Chino and colleagues also analyzed the underlying malignancies of those with cancer who died due to opioid use. They determined the most common malignancy in this group was lung cancer (22%), followed by gastrointestinal cancer (21%), head and neck cancer (12%), hematologic malignancies (11%) and genitourinary cancer (10%).

Chino and colleagues noted their study could be limited by incomplete cause-of-death reporting on death certificates, creating the possibility that the actual number of opioid-related deaths is higher than it appears.

Additional research should examine how regulations designed to address the opioid epidemic are affecting opioid access for patients with cancer, as well as the ability physicians have to prescribe these agents for management of cancer-related pain, Chino and colleagues wrote.

“[Patients with cancer] at risk for opioid overdose are different than those at risk in the general population,” they concluded. “Care should be taken when planning effective treatment of cancer-related pain.” – by Mark Leiser

 

Reference:

Chino FL, et al. Abstract 230. Presented at: ASCO Quality Care Symposium; Sept. 28-29, 2018; Phoenix.

Disclosure: Chino reports research funding from Varian Medical Systems, as well as stock or other ownership interests in Nanoscint. Please see the abstract for all other authors’ relevant financial disclosures.

Fumiko Chino

Individuals with cancer appeared 10 times less likely than the general population to die as a result of opioid use, according to retrospective study results presented at ASCO Quality Care Symposium.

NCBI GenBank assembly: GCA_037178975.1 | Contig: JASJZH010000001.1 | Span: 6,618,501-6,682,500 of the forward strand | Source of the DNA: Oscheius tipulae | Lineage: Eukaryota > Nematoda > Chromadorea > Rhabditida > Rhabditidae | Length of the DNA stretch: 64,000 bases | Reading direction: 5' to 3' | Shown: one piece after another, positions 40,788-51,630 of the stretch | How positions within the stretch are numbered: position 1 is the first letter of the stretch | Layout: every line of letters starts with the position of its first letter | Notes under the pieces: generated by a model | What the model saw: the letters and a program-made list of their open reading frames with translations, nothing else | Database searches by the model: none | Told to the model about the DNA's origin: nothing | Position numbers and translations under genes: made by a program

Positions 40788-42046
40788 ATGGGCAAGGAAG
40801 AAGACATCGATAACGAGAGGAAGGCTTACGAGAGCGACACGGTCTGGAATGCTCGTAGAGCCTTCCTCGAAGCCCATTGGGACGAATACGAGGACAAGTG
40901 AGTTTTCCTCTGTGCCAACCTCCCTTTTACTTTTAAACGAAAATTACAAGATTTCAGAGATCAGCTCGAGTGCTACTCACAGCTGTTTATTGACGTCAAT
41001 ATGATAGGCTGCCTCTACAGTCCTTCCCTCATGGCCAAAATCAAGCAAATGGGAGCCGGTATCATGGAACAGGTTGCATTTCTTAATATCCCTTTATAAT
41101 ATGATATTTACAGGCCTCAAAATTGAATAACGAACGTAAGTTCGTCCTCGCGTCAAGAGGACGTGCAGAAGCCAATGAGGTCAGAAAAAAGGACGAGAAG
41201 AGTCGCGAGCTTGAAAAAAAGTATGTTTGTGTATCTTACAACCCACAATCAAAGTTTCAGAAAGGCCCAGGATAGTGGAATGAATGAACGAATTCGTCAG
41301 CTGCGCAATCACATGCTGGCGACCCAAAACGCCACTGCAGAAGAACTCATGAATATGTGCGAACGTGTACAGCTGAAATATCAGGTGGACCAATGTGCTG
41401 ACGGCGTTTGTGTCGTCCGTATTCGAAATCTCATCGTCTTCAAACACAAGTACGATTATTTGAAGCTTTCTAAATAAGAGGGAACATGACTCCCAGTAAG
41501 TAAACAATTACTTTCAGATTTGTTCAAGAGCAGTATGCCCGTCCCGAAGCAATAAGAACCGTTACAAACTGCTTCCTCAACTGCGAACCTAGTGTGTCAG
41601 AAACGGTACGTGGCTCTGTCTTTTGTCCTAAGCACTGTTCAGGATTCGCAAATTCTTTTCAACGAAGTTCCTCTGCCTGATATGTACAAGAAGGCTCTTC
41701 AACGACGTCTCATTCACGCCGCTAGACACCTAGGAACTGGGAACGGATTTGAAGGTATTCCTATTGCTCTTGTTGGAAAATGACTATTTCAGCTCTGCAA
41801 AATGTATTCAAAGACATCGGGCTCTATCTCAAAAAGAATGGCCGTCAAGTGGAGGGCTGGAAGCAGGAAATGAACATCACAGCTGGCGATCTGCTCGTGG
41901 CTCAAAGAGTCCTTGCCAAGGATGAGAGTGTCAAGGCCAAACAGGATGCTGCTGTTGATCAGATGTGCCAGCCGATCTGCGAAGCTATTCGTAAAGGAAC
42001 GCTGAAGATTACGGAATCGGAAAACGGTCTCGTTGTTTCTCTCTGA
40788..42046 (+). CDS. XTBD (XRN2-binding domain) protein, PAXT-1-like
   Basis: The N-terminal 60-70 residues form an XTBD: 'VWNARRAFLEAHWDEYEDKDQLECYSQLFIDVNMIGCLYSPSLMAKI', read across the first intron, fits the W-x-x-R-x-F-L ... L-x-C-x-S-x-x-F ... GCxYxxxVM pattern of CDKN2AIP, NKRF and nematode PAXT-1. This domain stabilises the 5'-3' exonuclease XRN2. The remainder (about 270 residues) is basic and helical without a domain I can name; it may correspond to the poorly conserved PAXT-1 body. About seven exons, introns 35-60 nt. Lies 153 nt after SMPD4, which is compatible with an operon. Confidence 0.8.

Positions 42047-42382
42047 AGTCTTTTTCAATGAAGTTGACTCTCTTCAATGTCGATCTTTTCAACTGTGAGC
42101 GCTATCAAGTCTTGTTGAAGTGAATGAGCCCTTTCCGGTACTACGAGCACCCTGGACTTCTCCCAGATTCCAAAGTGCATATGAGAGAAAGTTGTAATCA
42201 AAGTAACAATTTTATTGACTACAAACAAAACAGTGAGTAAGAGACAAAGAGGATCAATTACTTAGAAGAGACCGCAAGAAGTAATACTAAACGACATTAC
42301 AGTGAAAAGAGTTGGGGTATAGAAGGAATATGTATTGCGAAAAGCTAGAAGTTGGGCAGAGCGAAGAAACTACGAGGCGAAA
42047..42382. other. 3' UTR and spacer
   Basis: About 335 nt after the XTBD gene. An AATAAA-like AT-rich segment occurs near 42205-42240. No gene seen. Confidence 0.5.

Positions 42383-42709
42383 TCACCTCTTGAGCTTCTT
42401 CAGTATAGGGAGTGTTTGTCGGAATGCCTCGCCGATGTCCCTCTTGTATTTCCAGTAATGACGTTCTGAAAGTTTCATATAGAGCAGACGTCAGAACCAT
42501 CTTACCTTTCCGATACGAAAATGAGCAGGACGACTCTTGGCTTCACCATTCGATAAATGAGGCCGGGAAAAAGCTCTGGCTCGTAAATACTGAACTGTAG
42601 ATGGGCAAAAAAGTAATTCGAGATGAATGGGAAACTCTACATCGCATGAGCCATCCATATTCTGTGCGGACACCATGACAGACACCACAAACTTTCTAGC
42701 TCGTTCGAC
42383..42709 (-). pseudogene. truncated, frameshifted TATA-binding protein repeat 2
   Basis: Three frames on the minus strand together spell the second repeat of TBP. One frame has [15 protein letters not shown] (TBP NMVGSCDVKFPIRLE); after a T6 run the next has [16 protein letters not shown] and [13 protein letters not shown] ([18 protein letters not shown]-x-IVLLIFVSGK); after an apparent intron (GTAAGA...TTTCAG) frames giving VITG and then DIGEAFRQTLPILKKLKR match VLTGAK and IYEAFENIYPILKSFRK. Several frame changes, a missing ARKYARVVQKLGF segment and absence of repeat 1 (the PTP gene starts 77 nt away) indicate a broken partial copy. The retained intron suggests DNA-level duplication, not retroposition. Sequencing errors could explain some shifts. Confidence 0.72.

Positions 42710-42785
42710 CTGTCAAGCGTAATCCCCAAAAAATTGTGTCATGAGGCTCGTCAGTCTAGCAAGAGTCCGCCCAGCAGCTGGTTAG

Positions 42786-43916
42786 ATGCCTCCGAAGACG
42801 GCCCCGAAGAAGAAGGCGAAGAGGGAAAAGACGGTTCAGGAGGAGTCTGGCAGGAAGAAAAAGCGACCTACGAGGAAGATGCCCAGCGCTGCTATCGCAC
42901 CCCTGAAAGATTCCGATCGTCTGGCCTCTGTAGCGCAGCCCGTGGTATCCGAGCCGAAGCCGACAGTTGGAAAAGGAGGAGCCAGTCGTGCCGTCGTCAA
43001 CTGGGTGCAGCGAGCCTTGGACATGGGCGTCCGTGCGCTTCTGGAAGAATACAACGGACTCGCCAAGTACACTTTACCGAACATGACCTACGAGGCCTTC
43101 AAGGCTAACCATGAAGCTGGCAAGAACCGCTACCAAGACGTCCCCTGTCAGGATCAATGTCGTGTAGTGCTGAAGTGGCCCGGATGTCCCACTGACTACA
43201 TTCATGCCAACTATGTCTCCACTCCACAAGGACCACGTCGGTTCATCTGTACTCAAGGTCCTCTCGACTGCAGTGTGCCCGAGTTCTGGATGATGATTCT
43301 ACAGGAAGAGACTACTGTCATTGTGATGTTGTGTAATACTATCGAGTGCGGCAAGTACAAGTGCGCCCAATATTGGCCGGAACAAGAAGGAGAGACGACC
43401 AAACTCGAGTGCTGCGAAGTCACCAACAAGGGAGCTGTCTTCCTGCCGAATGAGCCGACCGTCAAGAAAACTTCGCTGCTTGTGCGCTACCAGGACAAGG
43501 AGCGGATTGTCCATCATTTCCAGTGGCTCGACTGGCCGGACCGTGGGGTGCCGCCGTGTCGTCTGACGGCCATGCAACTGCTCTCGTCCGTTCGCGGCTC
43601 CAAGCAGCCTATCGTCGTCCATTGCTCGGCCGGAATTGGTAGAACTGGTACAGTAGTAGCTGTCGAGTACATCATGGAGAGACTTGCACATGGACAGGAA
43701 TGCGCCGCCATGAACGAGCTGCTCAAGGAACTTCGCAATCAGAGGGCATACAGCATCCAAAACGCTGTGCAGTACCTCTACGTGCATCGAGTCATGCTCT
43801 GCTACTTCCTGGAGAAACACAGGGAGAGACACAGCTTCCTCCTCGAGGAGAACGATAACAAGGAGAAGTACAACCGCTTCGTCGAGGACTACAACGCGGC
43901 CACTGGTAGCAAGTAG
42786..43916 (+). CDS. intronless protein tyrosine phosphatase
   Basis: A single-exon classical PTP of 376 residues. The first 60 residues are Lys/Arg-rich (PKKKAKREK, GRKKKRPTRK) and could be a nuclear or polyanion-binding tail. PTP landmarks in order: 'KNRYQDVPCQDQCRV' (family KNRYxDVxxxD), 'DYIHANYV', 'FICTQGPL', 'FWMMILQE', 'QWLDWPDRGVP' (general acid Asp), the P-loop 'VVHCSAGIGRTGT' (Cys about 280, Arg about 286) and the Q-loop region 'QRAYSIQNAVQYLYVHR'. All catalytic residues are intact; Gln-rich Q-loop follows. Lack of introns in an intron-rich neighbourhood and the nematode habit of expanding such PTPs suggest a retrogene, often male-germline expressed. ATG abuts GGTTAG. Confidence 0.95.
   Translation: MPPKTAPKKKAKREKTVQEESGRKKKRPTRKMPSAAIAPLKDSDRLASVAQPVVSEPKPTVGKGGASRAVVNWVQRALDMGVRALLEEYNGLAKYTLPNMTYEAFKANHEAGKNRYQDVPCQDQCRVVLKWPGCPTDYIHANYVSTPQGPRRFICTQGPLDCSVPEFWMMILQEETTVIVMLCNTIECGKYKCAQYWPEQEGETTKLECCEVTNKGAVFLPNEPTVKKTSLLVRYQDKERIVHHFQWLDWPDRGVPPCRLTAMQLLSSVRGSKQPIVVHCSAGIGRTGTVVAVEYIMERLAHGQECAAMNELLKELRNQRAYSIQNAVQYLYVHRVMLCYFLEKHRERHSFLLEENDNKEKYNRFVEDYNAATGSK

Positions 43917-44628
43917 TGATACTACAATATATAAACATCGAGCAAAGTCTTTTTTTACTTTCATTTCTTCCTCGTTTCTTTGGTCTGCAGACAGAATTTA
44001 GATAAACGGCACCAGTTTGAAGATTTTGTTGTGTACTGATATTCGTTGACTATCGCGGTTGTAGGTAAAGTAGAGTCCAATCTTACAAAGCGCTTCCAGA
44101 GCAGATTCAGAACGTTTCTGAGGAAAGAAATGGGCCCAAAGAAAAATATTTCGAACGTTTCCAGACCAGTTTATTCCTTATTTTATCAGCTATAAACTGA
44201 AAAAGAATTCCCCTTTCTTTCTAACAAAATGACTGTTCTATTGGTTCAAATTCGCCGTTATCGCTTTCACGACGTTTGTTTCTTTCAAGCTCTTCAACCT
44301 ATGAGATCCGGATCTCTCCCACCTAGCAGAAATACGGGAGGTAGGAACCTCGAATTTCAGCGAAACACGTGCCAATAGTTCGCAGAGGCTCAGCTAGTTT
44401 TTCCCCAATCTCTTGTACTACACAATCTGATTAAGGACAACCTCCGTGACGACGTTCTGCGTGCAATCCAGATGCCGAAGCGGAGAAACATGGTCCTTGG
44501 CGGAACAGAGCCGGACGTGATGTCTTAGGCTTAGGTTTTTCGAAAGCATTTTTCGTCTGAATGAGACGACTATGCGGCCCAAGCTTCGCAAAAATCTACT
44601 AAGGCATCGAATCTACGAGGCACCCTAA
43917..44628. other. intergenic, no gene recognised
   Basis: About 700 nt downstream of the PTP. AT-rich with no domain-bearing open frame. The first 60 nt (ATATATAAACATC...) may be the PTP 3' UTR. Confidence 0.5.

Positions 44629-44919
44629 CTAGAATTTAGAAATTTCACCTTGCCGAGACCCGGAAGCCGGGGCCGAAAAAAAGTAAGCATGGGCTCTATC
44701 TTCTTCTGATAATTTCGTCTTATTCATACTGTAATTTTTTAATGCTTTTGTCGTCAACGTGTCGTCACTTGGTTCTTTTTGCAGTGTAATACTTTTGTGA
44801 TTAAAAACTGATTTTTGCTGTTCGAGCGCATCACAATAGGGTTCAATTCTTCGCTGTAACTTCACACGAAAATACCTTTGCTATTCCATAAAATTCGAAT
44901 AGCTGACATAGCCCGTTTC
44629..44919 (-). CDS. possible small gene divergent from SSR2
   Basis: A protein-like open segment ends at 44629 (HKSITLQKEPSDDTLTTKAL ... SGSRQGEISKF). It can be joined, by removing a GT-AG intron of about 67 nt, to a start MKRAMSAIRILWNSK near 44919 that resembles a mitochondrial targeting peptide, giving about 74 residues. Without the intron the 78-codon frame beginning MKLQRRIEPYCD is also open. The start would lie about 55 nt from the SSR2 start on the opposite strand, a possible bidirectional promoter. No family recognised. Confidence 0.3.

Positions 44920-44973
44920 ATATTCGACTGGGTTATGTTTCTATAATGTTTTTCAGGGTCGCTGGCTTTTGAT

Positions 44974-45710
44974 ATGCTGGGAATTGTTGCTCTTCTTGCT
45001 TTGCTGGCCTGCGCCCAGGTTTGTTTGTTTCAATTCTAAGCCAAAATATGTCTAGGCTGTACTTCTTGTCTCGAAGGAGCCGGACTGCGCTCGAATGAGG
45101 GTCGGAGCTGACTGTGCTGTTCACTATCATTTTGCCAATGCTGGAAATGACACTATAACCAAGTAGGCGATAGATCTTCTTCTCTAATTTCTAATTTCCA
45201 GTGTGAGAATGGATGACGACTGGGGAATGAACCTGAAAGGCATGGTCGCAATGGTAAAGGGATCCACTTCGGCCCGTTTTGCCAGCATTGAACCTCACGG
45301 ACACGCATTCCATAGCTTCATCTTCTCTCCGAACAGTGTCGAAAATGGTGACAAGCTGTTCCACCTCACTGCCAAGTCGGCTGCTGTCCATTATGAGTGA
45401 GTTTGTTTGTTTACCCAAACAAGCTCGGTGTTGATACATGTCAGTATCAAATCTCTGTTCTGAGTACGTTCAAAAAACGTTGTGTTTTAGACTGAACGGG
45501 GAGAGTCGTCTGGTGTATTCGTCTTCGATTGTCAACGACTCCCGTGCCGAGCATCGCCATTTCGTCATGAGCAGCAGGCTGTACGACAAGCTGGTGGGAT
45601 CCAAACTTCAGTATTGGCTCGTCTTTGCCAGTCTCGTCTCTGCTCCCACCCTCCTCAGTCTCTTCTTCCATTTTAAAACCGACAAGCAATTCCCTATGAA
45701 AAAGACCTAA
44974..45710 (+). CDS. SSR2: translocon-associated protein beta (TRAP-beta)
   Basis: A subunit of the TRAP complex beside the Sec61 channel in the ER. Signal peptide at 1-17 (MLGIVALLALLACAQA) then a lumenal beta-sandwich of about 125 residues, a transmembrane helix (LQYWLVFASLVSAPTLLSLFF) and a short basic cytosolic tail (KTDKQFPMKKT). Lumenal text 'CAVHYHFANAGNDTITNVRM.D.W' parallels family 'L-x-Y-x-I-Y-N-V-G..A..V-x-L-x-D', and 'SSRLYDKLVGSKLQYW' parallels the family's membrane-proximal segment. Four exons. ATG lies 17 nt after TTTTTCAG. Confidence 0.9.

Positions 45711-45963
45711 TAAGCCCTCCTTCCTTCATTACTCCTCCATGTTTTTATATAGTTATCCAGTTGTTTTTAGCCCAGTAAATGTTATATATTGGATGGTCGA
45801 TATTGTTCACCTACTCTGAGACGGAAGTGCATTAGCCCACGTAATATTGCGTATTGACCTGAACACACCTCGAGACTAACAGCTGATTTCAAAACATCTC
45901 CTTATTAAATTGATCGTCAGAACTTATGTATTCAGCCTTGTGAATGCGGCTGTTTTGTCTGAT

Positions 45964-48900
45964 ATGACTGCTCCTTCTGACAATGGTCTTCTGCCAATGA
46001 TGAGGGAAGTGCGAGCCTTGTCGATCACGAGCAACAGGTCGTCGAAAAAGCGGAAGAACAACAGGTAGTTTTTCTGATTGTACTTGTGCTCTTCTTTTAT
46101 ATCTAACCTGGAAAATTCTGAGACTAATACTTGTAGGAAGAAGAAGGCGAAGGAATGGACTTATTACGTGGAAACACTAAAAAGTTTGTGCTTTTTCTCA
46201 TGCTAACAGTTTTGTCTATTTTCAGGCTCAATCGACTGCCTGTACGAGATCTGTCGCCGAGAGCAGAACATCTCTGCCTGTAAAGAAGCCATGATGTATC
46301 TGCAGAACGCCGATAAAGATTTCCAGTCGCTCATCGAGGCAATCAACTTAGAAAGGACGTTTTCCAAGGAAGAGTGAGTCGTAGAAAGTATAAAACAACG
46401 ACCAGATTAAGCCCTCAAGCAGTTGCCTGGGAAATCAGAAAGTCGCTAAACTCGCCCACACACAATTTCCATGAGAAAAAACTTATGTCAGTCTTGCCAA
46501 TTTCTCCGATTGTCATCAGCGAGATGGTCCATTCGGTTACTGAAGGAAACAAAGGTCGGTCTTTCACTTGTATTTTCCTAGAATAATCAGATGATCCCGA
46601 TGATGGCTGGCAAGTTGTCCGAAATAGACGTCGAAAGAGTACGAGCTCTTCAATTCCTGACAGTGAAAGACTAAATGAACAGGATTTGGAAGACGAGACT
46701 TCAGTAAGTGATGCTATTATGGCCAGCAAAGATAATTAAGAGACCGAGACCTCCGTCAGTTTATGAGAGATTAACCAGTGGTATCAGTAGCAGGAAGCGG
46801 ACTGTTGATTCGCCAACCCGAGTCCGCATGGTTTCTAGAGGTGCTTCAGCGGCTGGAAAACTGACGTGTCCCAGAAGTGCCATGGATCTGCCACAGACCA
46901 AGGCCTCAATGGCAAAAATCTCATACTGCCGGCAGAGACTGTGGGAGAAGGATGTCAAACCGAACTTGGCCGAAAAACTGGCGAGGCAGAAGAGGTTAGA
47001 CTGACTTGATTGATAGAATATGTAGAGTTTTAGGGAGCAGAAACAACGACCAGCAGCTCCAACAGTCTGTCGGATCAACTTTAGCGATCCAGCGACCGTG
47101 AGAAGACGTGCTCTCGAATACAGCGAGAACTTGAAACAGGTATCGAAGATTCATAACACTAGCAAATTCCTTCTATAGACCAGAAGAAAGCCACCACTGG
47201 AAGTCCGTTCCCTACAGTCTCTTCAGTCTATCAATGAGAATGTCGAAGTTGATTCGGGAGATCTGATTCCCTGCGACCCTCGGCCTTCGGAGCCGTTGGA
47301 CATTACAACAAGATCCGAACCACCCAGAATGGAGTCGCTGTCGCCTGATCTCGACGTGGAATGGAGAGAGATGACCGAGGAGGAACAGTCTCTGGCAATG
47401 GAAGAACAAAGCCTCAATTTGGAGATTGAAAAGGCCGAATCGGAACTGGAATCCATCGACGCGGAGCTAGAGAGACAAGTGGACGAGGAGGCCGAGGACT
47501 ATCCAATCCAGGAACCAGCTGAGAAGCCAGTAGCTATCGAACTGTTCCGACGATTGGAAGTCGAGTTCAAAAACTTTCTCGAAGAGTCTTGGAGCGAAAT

“Patients with cancer often rely on opioids to help manage their pain during treatment and to live comfortably with the disease,” study author Fumiko Chino, MD, radiation oncologist at Duke Cancer Institute, said in a press release.

“Without adequate pain management, patients can be forced to take breaks from lifesaving therapy or become hospitalized due to the side effects of treatment,” Chino added. “This study should provide both oncologists and patients with some reassurance that opioids can be a safe and effective option for managing cancer-related pain.”

More than 40,000 Americans died of opioid overdose in 2016. In October 2017, the federal government declared the opioid crisis a national public health emergency.

Although opioids often are prescribed for cancer-associated pain, the risks associated with opioid use in this setting had not been established.

Chino and colleagues obtained de-identified death certificate data from the National Center for Health Statistics. The death certificates specified one underlying cause of death and up to 20 contributing causes, as well as demographic data.

Researchers analyzed data for all deaths from 2006 to 2016 for which opioids were listed as the primary cause. Individuals for whom cancer was not listed as a contributing cause of death were included in the general population analysis.